Wednesday, April 19, 2006
The Texas Third District Court of Appeals upheld the trial court's dismissal of a conspiracy charge against former House Majority Leader Tom DeLay (opinion here). Travis Country (Austin, Texas) grand juries charged DeLay with money laundering and conspiracy to violate the state's election law related to funneling campaign contributions from corporations through third parties before distributing them to candidates in Texas in 2002. The election law was amended in 2003 and explicitly authorizes a conspiracy charge for violating the campaign contribution rules, but that was after DeLay's alleged illegal conduct. In upholding the decision to dismiss, the appellate court stated:
Although the legislature amended the election code in 2003 to explicitly incorporate a conspiracy offense, the State cannot rely on this amendment because DeLay is charged with conduct that took place prior to its enactment. See Tex. Elec. Code Ann. § 1.018 (West Supp. 2005). Instead, the State contends that conspiring to violate the election code has always been an offense and that the 2003 amendment merely clarified the law. Were we writing on a clean slate, the State's argument would carry considerable weight because Texas has had a generally applicable conspiracy offense since the nineteenth century. However, we are bound by controlling precedent that limits the applicability of the penal code's conspiracy provision to offenses found within the penal code. Because the conspiracy provision of the penal code did not apply to making an illegal contribution under the election code at the time of the alleged criminal conduct, we affirm the district court's order.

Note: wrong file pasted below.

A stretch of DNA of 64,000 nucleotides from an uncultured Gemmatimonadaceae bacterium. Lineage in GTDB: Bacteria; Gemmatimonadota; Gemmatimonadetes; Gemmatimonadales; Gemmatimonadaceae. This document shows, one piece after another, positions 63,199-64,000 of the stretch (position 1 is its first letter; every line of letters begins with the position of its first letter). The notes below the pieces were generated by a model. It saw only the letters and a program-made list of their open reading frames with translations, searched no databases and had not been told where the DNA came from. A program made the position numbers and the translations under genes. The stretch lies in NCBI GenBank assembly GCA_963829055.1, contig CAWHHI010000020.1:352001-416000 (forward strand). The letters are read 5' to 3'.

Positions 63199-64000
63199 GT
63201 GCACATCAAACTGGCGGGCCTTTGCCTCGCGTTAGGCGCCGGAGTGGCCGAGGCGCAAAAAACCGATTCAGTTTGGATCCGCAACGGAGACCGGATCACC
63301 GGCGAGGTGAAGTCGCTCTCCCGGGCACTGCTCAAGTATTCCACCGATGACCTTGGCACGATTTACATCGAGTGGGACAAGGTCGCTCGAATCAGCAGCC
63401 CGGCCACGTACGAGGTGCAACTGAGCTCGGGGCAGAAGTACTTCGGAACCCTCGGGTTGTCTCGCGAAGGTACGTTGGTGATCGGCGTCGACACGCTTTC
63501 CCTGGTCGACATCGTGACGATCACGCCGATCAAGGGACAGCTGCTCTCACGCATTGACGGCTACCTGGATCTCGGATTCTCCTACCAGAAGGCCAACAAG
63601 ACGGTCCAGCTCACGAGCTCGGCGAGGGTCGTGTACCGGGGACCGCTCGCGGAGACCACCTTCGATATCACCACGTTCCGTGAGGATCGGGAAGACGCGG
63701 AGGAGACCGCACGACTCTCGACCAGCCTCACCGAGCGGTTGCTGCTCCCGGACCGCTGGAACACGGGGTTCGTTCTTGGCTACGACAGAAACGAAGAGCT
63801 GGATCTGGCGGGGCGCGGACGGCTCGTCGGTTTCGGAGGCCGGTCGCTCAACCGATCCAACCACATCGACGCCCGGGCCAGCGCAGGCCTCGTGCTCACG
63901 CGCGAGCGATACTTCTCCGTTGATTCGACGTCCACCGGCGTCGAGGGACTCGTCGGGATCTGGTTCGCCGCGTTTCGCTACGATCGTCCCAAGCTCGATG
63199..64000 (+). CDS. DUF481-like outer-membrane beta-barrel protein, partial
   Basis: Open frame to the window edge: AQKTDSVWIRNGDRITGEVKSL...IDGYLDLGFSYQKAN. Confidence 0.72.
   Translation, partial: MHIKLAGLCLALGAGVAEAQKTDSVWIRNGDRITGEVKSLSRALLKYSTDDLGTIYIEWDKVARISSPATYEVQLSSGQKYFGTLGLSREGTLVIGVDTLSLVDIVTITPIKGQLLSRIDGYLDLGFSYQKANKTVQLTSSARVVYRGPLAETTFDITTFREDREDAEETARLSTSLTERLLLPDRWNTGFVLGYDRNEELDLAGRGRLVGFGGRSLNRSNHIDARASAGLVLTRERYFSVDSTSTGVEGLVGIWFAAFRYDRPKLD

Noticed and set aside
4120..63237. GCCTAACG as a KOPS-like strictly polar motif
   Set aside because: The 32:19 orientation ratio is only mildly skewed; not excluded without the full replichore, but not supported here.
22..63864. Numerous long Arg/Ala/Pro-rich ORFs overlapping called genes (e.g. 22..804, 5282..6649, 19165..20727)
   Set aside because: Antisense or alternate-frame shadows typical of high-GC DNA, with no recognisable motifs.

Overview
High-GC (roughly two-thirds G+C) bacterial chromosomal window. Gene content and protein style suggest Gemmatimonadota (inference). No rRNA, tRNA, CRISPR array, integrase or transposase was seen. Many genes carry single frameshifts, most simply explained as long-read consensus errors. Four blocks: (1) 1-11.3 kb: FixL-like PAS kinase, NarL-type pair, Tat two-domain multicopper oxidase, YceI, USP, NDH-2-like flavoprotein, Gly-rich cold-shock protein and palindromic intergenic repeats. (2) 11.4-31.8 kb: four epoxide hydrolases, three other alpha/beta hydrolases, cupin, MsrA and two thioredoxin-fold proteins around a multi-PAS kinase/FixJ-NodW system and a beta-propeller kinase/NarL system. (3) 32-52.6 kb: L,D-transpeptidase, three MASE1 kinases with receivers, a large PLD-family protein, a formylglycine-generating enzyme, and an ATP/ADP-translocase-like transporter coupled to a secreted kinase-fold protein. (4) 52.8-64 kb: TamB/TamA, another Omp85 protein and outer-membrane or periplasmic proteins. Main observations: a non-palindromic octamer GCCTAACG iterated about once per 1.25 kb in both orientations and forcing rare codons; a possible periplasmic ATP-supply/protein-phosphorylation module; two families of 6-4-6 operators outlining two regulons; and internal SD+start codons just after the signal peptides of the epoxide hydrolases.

The money laundering indictment that includes a charge of conspiracy to commit money laundering is not affected by the earlier dismissal and can proceed to trial unless District Attorney Ronnie Earle appeals to the Texas Court of Criminal Appeals, further delaying the case (so to speak). DeLay announced that he will resign from his seat in the near future, and will be out of Congress by the time the case goes to trial. (ph)